October 1, 2013
In re Janiyah T., A Dependent Child Under the Age of Eighteen Years, etc., and Nyree T., Respondent-Appellant, Administration for Children's Services, Petitioner-Respondent.
Tennille M. Tatum-Evans, New York, for appellant.
Michael A. Cardozo, Corporation Counsel, New York (Kathy H. Chang of counsel), for respondent.
Tamara A. Steckler, The Legal Aid Society, New York (Judith Stern of counsel), attorney for the child.
Friedman, J.P., Moskowitz, Richter, Manzanet-Daniels, Gische, JJ.
Order of disposition, Family Court, New York County (Susan K. Knipps, J.), entered on or about April 11, 2012, which, upon a fact-finding determination that respondent neglected her child by failing to ensure that the child was not exposed to sexually explicit materials and by failing to secure an adequate evaluation after being advised of the child's extreme sexualized behaviors, placed the child in the custody of the Commissioner of Social Services until completion of the next permanency hearing, unanimously affirmed, without costs.
The findings of neglect based upon exposure to sexually explicit material and failure to provide appropriate care and supervision by refusing to take steps to protect the child from suspected sexual and physical abuse were sufficiently supported by a preponderance of the evidence (seeMatter of Nicole V., 71 N.Y.2d 112, 117-119 ; Matter of Joshua J.P. [Deborah P.], 105 A.D.3d 552 [1st Dept 2013]; Matter of Selena R. [Joseph L.], 81 A.D.3d 449, 450 [1st Dept 2011], lv denied 16 N.Y.3d 714 ; Family Ct Act §§ 1012[f][i]; 1046).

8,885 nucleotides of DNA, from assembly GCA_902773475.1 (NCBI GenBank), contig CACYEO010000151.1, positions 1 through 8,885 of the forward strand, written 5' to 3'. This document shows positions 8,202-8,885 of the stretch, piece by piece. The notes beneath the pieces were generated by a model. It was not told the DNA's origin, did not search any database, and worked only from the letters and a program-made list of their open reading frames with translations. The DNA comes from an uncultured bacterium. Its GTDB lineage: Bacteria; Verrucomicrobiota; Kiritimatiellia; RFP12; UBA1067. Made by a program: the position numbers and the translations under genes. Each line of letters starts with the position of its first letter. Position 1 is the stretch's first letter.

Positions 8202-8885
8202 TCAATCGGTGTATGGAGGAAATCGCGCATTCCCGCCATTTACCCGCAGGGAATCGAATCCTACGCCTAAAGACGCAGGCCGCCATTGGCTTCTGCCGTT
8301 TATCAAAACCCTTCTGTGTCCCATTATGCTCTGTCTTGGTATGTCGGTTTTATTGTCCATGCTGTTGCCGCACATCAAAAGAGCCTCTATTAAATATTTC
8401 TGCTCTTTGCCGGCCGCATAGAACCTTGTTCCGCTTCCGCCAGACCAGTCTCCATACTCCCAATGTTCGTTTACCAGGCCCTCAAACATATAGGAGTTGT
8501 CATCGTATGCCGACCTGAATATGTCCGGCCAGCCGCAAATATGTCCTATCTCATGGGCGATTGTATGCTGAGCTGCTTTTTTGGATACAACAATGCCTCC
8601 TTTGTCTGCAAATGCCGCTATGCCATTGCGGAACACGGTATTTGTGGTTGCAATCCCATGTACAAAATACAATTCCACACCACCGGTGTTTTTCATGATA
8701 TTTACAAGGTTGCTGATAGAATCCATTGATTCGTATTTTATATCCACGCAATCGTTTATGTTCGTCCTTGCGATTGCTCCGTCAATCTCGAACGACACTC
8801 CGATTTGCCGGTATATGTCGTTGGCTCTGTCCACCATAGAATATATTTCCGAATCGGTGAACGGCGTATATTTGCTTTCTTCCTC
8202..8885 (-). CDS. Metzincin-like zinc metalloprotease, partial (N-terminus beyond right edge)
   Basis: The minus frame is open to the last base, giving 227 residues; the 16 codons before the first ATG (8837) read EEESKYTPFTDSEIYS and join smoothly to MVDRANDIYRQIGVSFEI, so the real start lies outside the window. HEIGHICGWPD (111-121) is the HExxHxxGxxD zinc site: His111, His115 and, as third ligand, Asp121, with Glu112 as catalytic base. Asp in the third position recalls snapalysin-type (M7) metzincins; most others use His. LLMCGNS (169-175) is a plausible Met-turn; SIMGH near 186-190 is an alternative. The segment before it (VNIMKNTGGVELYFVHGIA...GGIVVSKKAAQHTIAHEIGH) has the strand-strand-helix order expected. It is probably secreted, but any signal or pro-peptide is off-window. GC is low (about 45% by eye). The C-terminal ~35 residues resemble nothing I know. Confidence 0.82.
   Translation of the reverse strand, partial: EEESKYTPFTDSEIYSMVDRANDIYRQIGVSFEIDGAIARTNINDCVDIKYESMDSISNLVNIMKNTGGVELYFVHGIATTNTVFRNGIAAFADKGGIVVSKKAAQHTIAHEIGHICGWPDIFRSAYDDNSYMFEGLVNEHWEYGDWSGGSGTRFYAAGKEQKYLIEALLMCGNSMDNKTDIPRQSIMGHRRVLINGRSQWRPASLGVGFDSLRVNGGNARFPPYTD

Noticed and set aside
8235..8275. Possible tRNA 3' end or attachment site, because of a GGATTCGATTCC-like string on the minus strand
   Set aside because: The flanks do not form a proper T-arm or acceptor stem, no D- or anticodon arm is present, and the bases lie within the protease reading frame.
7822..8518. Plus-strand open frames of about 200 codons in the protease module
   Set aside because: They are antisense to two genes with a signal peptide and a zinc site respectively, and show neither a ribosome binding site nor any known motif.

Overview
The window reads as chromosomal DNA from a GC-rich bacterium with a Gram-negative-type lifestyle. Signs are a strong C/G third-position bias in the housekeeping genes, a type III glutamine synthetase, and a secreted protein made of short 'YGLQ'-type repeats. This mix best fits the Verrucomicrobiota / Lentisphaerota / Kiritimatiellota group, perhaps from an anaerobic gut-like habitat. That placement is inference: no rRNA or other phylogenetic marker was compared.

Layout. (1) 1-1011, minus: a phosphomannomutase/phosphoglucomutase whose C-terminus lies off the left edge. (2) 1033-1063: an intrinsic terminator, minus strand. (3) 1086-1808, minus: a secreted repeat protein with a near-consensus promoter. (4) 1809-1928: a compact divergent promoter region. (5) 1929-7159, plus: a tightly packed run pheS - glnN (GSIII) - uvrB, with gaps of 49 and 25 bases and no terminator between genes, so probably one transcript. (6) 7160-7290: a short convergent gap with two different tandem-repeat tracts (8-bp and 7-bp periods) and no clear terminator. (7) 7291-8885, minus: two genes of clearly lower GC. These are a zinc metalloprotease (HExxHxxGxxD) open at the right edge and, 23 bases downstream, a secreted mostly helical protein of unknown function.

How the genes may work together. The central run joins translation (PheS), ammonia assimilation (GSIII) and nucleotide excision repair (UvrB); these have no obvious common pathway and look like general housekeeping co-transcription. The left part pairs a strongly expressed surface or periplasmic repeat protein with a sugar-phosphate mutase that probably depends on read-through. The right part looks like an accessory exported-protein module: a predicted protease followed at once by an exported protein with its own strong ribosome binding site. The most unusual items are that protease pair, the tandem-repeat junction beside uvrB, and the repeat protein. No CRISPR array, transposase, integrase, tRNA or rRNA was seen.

The child informed investigators that she had watched pornographic DVDs with the mother on multiple occasions, which statement was adequately corroborated by the psychologist's opinion that a child would not exhibit the extreme sexualized behavior at issue here, without having either learned, seen, or experienced it (see Matter of Nicole V., 71 N.Y.2d at 118-119; Matter of Selena R., 81 A.D.3d at 450; Matter of Shirley C.-M., 59 A.D.3d 360, 360-361 [1st Dept 2009]).
Finally, the excessive corporal punishment count that was dismissed by the court is beyond the scope of this appeal because neither ACS nor the attorney for the child took an appeal from the subject order (see Hecht v City of New York, 60 N.Y.2d 57, 61 ; McHale v Anthony, 41 A.D.3d 265, 266-267 [1st Dept 2007]), and the mother was not aggrieved by that portion of the order (see Segar v Youngs, 45 N.Y.2d 568, 572-573 ; Stark v National City Bank, 278 NY 388, 394 ).